the golden jubilee exhibition at BMICH, a model of the airport incorporating
minute details is on display, making this vital installation vulnerable
to terrorist attacks.
I can still feel the thrust of the barrel of an automatic Browning pistol on my temple and chest as I write this.
Last Thursday night’s encounter with the group of armed men, those who believe in only one culture - the rule of the gun - were out to deliver a message. Somebody somewhere is hurt about the exposures in these columns. It is not the heroes in the battle front who are paying with their dear lives protecting the territorial integrity and sovereignty of their motherland.
It is the corrupt for whom the ongoing separatist war has become an industry, one that is so lucrative that the dividends are in billions if they are not in millions. For some of their godfathers, the kind of encounter I went through may be an occupational hazard. The moral, it seems, is do not expose corruption or misdeeds. If you do, armed gangs can crash into your bedroom, hold a pistol at your temple and even kill you. On the other hand, if you have erred, no longer are the accepted norms, a resort to the laws of the land, a logical course.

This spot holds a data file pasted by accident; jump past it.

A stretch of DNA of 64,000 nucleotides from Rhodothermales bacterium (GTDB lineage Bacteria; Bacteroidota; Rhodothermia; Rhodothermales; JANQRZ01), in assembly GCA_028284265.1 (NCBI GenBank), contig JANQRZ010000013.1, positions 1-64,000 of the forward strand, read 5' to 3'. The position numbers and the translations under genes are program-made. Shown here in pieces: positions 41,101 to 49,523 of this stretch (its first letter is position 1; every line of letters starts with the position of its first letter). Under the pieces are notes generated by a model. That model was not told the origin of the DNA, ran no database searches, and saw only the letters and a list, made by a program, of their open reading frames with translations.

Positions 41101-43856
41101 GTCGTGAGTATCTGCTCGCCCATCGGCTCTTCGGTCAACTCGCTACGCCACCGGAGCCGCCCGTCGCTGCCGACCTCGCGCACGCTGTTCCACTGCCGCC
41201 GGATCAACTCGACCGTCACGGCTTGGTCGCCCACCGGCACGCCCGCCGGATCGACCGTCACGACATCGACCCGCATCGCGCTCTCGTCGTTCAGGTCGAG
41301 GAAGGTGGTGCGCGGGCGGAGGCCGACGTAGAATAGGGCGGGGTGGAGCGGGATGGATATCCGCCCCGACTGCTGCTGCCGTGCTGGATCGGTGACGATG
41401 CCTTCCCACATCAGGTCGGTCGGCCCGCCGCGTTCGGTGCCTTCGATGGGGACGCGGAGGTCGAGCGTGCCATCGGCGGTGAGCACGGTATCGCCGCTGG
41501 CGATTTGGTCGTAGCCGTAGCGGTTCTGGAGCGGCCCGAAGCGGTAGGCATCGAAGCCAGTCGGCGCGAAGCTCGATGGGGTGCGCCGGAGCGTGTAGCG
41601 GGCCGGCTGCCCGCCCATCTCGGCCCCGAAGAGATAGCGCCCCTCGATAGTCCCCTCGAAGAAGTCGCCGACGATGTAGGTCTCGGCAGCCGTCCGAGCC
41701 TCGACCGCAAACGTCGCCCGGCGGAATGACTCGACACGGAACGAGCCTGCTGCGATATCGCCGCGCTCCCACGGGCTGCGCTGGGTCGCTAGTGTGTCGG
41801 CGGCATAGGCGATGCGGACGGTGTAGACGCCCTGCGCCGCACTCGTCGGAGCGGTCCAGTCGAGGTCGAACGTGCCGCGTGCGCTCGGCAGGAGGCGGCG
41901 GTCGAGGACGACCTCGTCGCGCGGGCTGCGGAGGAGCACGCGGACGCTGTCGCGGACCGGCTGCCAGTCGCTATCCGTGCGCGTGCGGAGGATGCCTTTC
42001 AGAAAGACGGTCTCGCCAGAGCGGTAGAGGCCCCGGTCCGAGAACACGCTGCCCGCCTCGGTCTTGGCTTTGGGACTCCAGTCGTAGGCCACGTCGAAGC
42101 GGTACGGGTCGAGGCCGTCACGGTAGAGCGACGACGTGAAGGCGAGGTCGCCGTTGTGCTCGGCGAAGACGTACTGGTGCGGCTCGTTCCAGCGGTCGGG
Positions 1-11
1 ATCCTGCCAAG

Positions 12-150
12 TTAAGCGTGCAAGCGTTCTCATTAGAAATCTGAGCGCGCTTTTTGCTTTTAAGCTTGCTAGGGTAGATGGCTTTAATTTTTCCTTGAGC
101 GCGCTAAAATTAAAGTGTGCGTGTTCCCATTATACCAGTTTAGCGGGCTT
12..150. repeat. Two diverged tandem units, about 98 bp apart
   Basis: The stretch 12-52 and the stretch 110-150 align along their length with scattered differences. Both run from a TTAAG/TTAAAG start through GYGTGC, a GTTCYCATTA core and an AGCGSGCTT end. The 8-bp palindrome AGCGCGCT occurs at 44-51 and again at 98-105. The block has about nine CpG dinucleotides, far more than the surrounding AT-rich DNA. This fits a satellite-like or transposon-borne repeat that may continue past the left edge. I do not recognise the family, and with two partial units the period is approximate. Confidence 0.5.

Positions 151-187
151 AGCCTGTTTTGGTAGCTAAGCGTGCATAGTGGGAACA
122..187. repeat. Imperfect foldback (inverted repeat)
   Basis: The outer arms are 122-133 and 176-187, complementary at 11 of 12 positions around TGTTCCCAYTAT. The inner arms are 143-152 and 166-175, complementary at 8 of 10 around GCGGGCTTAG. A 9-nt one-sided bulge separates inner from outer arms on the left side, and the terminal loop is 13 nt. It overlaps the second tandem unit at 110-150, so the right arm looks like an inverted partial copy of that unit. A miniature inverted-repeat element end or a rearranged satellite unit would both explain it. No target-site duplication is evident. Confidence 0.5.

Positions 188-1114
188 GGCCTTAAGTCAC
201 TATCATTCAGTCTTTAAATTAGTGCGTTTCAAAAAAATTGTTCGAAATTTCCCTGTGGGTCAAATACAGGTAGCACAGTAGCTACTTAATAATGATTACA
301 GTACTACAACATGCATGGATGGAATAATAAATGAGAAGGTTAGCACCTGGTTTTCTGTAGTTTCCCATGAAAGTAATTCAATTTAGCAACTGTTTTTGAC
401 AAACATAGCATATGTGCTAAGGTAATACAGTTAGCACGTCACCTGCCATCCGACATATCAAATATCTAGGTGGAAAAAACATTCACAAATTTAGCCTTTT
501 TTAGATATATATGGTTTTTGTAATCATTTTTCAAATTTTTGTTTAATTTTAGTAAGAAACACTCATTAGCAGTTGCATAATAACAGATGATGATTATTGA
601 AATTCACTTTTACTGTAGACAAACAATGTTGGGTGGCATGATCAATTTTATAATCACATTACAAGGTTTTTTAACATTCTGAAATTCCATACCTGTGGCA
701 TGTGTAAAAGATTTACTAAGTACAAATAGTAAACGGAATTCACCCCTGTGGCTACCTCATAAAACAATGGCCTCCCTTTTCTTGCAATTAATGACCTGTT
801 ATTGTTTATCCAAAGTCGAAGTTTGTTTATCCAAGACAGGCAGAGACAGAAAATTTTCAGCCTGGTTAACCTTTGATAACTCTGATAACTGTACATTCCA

Certainly not the best news for those aspiring to become journalists in this modern era of information technology. Unless of course they choose to toe the line, extol the virtues of those who preach lofty ideals and churn out success stories by the week. One is reminded of William Randolph Hearst who said “News is something somebody wants suppressed all the time. The rest is advertising.” That was the American newspaper tycoon’s definition of what is news.
It looks as if some of the powerful and the influential have given new meaning in Sri Lanka to what Hearst has said. If the news that you do not dish out hurts, send your goondas with automatic pistols to threaten or kill them. Once you succeed in this exercise, the people will be very happy, or so they believe. There will only be success stories and all things will be hunky dory.
Whether the gun toting goons are unleashed only after other options have been exhausted is not quite clear. The other options I refer, though not in the same order, are many. Once you identify those who do not “toe the line”, mount surveillance and catch all those “informants.” If that fails, launch a campaign in the subject’s neighbourhood and brand him a terrorist or a brothel owner.